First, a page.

Of the three, Henry Clinton seems to have minded the crossing most. For nearly two weeks there had been fresh gales and squalls, and on May 7 a particularly hard blow carried away the ship's starboard main topsail sheet. Clinton had been thoroughly seasick (less so than on previous voyages, he observed — one result of being crowded into a tiny cabin with six others having been that he was on deck almost constantly). In his hours of misery he may have taken some solace from the thought of what it was like aboard the troop transports which had left before them, carrying reinforcements to North America. Clinton had sailed on transports, and knew how they heeled over even in mild weather, with the lee ports under water as often as they were out. Belowdecks was the awful stench of men packed like animals into filthy, almost airless quarters. The food was poor and insufficient, the water rotten, and at night the clanking of pumps kept the wretched landsmen tossing sleeplessly on their pallets of rancid straw. First they succumbed to seasickness, then to boils from exposure to salt water, then to scurvy — and on older ships the dread ship-fever often raged. They got no pity from the sailors, either, who had a saying, "A messmate before a shipmate, a shipmate before a stranger, a stranger before a dog, a dog before a soldier." As one British noncom described his voyage to America: "There was continued destruction in the foretop, the pox aboveboard, the plague between decks, hell in the forecastle, the devil at the helm."
No, the Cerberus was bad, but the transports were worse, and fortunately for Clinton the weather had turned fair after the first fortnight. Now the sight of Boston's outlying islands, with rolling green countryside beyond, brought a lift to the spirits and set a major general to thinking of the future that lay ahead. Burgoyne's "elbowroom" jest had been typical of the man, but it was a fairly accurate summary of what Henry Clinton felt, too. Off to the left of the roadstead he could see Castle William, mounting a hundred guns or more; ahead, above the silhouette of Boston, the masts of the Royal Navy swayed against the sky; in the city itself were five thousand regulars under General Thomas Gage, with more on the way from Ireland. It was inconceivable that any number of untrained, ill-equipped, poorly led provincials could hold out for long against that kind of strength.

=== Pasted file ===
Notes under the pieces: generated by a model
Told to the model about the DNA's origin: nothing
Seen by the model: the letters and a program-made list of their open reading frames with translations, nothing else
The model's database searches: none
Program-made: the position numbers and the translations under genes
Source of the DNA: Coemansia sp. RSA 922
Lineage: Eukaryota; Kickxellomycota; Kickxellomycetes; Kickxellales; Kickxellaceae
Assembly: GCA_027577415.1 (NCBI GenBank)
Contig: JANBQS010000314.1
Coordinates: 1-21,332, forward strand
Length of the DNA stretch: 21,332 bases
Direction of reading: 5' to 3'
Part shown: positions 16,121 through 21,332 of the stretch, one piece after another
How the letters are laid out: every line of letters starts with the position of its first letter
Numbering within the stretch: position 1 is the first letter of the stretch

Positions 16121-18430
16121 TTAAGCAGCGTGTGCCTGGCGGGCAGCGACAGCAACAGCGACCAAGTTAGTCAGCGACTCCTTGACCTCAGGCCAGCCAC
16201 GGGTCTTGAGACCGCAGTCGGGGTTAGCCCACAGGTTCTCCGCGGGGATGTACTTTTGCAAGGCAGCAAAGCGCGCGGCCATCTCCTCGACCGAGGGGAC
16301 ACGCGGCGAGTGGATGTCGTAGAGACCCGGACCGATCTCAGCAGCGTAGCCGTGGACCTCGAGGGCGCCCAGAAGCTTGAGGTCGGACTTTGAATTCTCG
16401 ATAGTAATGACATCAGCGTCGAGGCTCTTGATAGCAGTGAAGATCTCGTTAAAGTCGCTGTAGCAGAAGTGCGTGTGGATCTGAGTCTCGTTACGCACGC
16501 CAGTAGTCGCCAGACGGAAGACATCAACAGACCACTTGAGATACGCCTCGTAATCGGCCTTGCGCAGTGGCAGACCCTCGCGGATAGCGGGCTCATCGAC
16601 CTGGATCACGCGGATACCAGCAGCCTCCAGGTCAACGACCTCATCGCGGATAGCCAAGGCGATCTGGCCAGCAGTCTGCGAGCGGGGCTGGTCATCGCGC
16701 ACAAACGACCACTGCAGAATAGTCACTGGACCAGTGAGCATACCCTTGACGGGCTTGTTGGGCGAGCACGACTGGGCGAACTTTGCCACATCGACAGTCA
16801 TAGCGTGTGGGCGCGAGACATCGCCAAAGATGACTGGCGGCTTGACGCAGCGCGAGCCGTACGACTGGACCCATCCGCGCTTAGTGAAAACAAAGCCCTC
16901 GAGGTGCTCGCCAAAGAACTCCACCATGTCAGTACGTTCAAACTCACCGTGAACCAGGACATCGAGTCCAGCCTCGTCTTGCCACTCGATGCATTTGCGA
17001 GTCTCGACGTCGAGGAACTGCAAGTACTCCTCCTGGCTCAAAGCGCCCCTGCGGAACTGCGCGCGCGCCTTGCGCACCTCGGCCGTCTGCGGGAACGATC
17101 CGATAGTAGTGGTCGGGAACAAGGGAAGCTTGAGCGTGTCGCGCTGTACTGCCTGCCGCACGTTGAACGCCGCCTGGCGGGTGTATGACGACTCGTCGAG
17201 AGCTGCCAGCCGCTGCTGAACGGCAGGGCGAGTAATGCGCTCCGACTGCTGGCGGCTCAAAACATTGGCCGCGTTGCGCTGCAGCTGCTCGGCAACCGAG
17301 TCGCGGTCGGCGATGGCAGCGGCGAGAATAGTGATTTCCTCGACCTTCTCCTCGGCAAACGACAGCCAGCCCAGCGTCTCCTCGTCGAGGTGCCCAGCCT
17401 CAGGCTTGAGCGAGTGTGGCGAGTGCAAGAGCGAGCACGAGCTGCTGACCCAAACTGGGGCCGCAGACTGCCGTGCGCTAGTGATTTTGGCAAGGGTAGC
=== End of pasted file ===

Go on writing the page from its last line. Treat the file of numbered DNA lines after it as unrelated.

In a sense this was a homecoming for Clinton, although the thought may not have occurred to him in just that way. He was the only son of a British admiral and had been born in America in 1738. Before going "home" to England, he had had a taste of militia training in the colonies; he obtained a lieutenant's commission in the 2nd Foot Guards at the age of thirteen; and by thirty-four he was a major general, after campaigning on the continent during the Seven Years' War. But if his youth and rank suggested brilliance, there was little to justify it. Clinton was a colorless, short, rather paunchy man with a round face, a large nose, and a sensitivity to criticism that was almost a disease. Although he was an intelligent, reasonably competent soldier who might have gone far, his tendency to suspect everyone, to look behind every remark and gesture for an affront, made him mistrust even himself in the end.
Clinton was the youngest of the three major generals on the Cerberus, but the second in rank. The senior man was William Howe, reputedly a distant cousin of the King and therefore marked for advancement, but for all that a soldier of unquestioned talent and ability. He too had served in America, at the capture of Louisbourg in '58, and the following year at the storming of Quebec. There the great James Wolfe, who had called Howe the best officer in the King's service, picked him to lead the detachment that scaled the Heights of Abraham. Howe's older brother was the admiral, "Black Dick" Howe, and another brother, George Augustus, third Viscount Howe, had been one of the most popular figures in America a generation earlier. He was killed in Abercromby's hopeless frontal assault on the French at Ticonderoga, and the New Englanders who had served with him loved him so well that they placed a monument in Westminster Abbey as a reminder of "the affection their officers and soldiers bore to his command." It was more than most officers of that age received, and George III, in giving William his appointment, may have recognized that the name Howe still held some magic in the colonies. Against this, of course, was the matter of William Howe's politics. He was a staunch Whig, and as a member of Parliament had assured his Nottingham constituents in 1774 that he would accept no command which meant fighting Americans. When his appointment arrived he is said to have asked if it was a request or an order, and only when assured it was the latter did he comply, explaining that he "could not refuse without incurring the odious name of backwardness to serve my country in distress." (Henry Clinton would take pains to make the same point, many years after the Revolution. "I was not a volunteer in that war," he wrote. "I was ordered by my Sovereign and I obeyed.")